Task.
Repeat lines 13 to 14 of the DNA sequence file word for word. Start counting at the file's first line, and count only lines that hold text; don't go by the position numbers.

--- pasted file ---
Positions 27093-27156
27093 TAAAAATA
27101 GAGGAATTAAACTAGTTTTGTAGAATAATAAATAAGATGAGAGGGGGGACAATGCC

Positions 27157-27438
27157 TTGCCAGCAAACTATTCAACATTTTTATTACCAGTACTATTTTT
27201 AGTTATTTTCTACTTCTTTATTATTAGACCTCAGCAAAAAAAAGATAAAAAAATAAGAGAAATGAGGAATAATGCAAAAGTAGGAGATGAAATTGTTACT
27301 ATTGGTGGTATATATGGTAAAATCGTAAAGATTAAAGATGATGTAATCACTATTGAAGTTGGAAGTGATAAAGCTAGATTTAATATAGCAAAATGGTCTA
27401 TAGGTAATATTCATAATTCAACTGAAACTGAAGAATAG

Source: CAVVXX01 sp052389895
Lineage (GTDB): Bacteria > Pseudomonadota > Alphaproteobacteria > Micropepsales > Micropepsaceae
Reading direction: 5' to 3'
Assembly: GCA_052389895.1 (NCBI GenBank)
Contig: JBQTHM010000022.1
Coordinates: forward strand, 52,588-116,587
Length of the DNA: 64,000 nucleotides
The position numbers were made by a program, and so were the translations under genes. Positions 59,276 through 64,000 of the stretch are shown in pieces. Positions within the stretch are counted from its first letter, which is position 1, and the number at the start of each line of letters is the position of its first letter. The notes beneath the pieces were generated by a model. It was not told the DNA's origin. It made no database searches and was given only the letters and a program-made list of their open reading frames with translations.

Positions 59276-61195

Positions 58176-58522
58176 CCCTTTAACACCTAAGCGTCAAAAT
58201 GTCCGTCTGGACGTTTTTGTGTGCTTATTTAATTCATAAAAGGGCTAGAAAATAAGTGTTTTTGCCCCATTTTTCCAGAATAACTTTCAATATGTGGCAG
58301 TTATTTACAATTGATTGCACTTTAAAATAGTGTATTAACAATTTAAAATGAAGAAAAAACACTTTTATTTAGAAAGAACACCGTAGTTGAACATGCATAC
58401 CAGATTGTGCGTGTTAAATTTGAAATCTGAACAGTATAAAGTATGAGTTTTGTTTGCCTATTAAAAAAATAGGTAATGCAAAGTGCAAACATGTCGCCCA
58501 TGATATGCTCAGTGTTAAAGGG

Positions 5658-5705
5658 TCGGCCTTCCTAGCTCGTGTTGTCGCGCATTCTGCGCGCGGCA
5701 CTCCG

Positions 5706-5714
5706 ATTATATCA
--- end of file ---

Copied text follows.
Contig: JBQTHM010000022.1
Coordinates: forward strand, 52,588-116,587